Aside from my mother tongue (English, sort of), I’ve been studying and thinking about studying languages for twenty-five years. Back at school, I studied Ancient Greek, Latin, French and German. Since leaving, I’ve tackled (to varying degrees) Arabic, Dutch, Farsi / Dari, Pashto, Russian, Toki Pona, Turkish, Urdu and Japanese. If there’s one thread that connects it all, it is this: variety.
Each language brings its own challenges, and each language is learnt amidst a unique set of circumstances. The way I studied Latin — in a classroom, two or three times a week, with tests and homework over a period of several years — is probably irreproducible for me. Each language that I’ve studied came, therefore, with its own context.
Ignore your own particular context at your peril.
Here are some of the approaches I’ve tried:
- vocabulary-heavy approach — learning lots of words first, usually from a list of most frequent terms
- grammar-heavy approach — skipping the vocabulary and focusing on adding words later on once the main structures are present and solid
- speak from day one — I tried this with Japanese, where the emphasis is on talking to people (in my case, various iTalki teachers) even though it’s still too early to be having long conversations
- university-degree — I have a BA in Arabic and Farsi from the School of Oriental and African Studies in London (UK)
- intensive immersion-heavy language schools — I’ve done this for Arabic and German, both summer programmes
- learning from textbooks
- learning without any textbooks — when I started Pashto, there were no decent learning materials available, so I mostly learned through speaking to Afghan friends in Kandahar
- learning online via a computer-driven course — I’ve studied French, German and Turkish via Duolingo
- writing lots — I use Lang-8 to get corrections on materials
- speaking lots — iTalki is the best option for this (cheap lessons, usually great teachers / conversation partners)
- listening to lots / watching lots — I’ve used Beeminder to set myself input / consumption goals for most of my recent languages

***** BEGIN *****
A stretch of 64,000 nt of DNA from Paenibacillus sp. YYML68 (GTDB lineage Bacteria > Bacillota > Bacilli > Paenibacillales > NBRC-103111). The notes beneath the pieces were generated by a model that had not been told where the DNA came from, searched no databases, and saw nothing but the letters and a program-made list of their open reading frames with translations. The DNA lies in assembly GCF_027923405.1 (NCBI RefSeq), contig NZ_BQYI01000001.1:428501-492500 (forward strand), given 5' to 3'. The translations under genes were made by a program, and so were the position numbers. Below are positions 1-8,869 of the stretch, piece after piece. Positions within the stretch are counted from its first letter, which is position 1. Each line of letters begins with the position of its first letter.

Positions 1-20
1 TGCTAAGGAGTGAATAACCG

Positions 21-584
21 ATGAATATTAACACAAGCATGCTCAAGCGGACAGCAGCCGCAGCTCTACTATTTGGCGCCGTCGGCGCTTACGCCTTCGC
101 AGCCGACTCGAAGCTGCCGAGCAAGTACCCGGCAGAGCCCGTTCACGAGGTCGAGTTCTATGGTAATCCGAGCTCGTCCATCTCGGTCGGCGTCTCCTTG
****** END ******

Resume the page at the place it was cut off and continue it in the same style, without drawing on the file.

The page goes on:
- learning lists of key phrases — this helped a lot with Japanese at the beginning
- learning using listen-and-repeat audio courses — Michel Thomas and Pimsleur are the best known and gold-standard for this kind of thing. If the language you’re learning is available for either of those, it’s probably worth just doing the entire course before you start your formal study.
- learning from friends — just talking to people with whom you share interests or activities is often a great way to pick things up along the way. You’ll usually find that (especially with obscure languages) people are enthusiastic to help when they learn you are interested in their language.
- learning through music — in a previous life, I was heavily invested in a career in music(ology) and I mostly learned German as a way of being able to read more about Wagner.
- travel — there’s nothing like the motivation that comes from knowing you’re travelling to a new country. For many years I would even try not to travel to countries where I didn’t at least speak the basics of their language.
- meta-study — I’ve studied language learning techniques for a little over ten years. I wish I’d come to read more about these things much earlier. It can seem like a waste of time, especially if you’re only studying one language, but taking a bit of time to read about the most efficient techniques and, increasingly, technologies is time well spent.
I’m sure I’m forgetting some. (I’ll update as and when I remember more). And note that not all of these were successes. The more I’ve tried, the more I’ve realised what does and doesn’t work for me. That last bit is important. There is no one method that works for everyone. You have to figure out what works for you.
I’ve had the opportunity to try so many things out because I’ve been studying languages for a decent number of years, but also because my circumstances have been changing as I’ve grown older, left school and so on.
If you’re learning a language at the moment, make sure you don’t allow yourself to stagnate. Sticking to things that worked in the past may mean you’re missing out. So try something new. (Let me know how it works out for you.)